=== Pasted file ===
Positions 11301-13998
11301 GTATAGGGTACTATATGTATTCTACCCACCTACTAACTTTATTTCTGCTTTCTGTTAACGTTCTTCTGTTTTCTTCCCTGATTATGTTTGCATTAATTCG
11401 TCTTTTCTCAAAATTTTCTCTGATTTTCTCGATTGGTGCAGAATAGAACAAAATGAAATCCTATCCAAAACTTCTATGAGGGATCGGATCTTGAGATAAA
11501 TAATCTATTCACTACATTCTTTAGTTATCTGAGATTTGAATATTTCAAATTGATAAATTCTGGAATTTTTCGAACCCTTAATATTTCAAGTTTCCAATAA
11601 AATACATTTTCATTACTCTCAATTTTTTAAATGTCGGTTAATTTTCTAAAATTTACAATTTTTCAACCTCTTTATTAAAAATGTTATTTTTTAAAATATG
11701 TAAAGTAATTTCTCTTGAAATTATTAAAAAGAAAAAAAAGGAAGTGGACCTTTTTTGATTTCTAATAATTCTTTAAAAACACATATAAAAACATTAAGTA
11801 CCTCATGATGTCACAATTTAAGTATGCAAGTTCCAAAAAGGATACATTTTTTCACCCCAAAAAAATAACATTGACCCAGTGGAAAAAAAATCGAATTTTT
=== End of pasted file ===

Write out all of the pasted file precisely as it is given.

Positions 11301-13998
11301 GTATAGGGTACTATATGTATTCTACCCACCTACTAACTTTATTTCTGCTTTCTGTTAACGTTCTTCTGTTTTCTTCCCTGATTATGTTTGCATTAATTCG
11401 TCTTTTCTCAAAATTTTCTCTGATTTTCTCGATTGGTGCAGAATAGAACAAAATGAAATCCTATCCAAAACTTCTATGAGGGATCGGATCTTGAGATAAA
11501 TAATCTATTCACTACATTCTTTAGTTATCTGAGATTTGAATATTTCAAATTGATAAATTCTGGAATTTTTCGAACCCTTAATATTTCAAGTTTCCAATAA
11601 AATACATTTTCATTACTCTCAATTTTTTAAATGTCGGTTAATTTTCTAAAATTTACAATTTTTCAACCTCTTTATTAAAAATGTTATTTTTTAAAATATG
11701 TAAAGTAATTTCTCTTGAAATTATTAAAAAGAAAAAAAAGGAAGTGGACCTTTTTTGATTTCTAATAATTCTTTAAAAACACATATAAAAACATTAAGTA
11801 CCTCATGATGTCACAATTTAAGTATGCAAGTTCCAAAAAGGATACATTTTTTCACCCCAAAAAAATAACATTGACCCAGTGGAAAAAAAATCGAATTTTT